glitches in NFS - NFS

This is a discussion on glitches in NFS - NFS ; Hello all, alright, I know this problem dates back to 1993 and beyond, but even after a whole day of browsing mailing lists I haven't found anything helpful. I'm experiencing NFS trouble between my debian 2.6.8-3-386 host (the NFS server) ...

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  1. glitches in NFS

    Hello all,

    alright, I know this problem dates back to 1993 and beyond, but even
    after a whole day of browsing mailing lists I haven't found anything
    helpful. I'm experiencing NFS trouble between my debian 2.6.8-3-386
    host (the NFS server) and a custom card here in my company (the
    client). Every few minutes (no more than 5, in any case) I get a:
    nfs: server 192.168.0.21 not responding, still trying

    which is resolved after a few minutes by a:
    nfs: server 192.168.0.21 OK

    I have tried playing around with the rsize,wsize,tcp/udp and timeo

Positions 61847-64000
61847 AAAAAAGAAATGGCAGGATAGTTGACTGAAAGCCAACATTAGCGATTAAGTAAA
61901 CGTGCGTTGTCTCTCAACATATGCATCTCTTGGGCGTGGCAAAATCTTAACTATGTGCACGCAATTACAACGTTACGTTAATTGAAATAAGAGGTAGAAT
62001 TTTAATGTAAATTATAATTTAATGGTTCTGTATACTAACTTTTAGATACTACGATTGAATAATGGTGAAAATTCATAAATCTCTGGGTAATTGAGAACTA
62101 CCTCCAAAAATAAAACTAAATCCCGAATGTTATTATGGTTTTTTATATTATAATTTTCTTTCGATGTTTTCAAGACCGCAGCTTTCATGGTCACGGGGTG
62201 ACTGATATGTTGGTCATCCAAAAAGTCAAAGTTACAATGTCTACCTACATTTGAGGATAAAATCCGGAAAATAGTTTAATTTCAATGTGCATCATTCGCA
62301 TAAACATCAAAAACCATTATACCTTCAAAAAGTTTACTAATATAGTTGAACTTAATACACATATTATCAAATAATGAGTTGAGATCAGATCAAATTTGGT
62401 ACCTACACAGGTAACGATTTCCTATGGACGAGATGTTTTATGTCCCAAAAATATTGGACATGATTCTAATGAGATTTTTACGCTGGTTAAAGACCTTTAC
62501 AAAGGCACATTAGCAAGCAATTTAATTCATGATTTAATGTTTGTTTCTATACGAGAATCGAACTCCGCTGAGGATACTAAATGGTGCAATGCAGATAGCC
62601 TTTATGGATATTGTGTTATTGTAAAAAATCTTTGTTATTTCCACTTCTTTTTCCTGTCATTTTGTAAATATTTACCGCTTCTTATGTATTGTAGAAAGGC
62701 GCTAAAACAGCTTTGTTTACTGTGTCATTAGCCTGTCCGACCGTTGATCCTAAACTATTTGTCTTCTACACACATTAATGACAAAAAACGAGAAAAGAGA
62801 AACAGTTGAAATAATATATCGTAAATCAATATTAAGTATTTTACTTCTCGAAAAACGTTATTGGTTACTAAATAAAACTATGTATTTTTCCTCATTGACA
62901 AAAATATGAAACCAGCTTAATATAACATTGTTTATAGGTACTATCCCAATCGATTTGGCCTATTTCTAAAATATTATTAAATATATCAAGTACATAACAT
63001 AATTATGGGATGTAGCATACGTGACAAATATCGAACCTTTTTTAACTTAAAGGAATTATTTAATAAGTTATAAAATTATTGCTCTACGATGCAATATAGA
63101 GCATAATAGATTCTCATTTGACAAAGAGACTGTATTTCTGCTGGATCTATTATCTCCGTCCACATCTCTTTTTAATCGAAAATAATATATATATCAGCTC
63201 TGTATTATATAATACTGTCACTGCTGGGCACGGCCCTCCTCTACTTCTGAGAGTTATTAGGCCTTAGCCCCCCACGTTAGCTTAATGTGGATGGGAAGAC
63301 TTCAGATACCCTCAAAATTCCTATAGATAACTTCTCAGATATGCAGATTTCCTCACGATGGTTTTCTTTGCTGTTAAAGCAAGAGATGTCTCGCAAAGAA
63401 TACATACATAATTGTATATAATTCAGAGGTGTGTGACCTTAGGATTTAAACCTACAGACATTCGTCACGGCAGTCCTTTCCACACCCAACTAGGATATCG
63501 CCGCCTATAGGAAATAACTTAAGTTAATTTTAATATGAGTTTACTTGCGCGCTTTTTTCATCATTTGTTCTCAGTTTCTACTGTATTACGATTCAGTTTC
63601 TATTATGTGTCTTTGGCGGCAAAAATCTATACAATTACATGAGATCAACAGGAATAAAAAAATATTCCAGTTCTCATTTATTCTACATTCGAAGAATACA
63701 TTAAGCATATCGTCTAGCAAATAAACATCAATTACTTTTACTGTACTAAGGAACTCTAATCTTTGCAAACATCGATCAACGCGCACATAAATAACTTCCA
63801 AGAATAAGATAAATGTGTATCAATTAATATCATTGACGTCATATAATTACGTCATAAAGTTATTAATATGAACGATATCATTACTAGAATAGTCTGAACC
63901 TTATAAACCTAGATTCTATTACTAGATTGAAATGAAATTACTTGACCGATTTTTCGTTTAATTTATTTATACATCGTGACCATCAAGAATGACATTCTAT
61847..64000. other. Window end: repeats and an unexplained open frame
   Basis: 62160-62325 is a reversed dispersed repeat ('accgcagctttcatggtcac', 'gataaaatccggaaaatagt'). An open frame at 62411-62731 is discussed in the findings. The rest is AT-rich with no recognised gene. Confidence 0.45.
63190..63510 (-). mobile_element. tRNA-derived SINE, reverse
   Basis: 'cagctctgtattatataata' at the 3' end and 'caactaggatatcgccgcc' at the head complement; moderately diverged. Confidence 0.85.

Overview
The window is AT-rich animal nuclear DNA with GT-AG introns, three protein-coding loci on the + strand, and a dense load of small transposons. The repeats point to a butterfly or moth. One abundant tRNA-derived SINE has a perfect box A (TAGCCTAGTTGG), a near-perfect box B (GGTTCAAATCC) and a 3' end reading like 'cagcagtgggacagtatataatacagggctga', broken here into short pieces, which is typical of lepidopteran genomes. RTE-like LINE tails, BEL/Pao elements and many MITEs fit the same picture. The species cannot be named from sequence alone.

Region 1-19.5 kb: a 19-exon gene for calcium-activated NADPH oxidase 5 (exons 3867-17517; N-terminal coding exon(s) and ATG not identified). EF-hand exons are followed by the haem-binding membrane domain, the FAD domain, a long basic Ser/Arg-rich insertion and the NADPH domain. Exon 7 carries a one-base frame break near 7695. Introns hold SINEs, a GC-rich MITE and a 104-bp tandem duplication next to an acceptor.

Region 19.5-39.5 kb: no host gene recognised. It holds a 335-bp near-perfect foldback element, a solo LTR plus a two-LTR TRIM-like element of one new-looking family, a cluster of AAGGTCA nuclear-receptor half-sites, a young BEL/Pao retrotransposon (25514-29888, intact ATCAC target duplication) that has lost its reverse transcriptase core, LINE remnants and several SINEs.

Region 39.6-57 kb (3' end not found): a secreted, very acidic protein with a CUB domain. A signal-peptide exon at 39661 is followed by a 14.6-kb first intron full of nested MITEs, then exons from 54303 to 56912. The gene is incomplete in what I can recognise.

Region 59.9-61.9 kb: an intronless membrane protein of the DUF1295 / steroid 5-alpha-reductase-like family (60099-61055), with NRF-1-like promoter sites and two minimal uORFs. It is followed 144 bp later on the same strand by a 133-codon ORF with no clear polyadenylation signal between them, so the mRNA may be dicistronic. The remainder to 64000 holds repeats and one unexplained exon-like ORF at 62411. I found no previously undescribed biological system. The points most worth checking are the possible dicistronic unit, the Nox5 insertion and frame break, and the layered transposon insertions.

parameters of the NFS connection, to no avail . I would appreciate
    *any* suggestions or ideas.
    Thanks,
    Avishai.


  2. Re: glitches in NFS


    In article <1168275531.035237.239870@38g2000cwa.googlegroups.c om>,
    "avishai" writes:
    |>
    |> alright, I know this problem dates back to 1993 and beyond, but even
    |> after a whole day of browsing mailing lists I haven't found anything
    |> helpful. I'm experiencing NFS trouble between my debian 2.6.8-3-386
    |> host (the NFS server) and a custom card here in my company (the
    |> client). Every few minutes (no more than 5, in any case) I get a:
    |> nfs: server 192.168.0.21 not responding, still trying
    |>
    |> which is resolved after a few minutes by a:
    |> nfs: server 192.168.0.21 OK
    |>
    |> I have tried playing around with the rsize,wsize,tcp/udp and timeo
    |> parameters of the NFS connection, to no avail . I would appreciate
    |> *any* suggestions or ideas.

    I am not sure of the last :-(

    We hit that one, too, including with an AIX client to an AIX server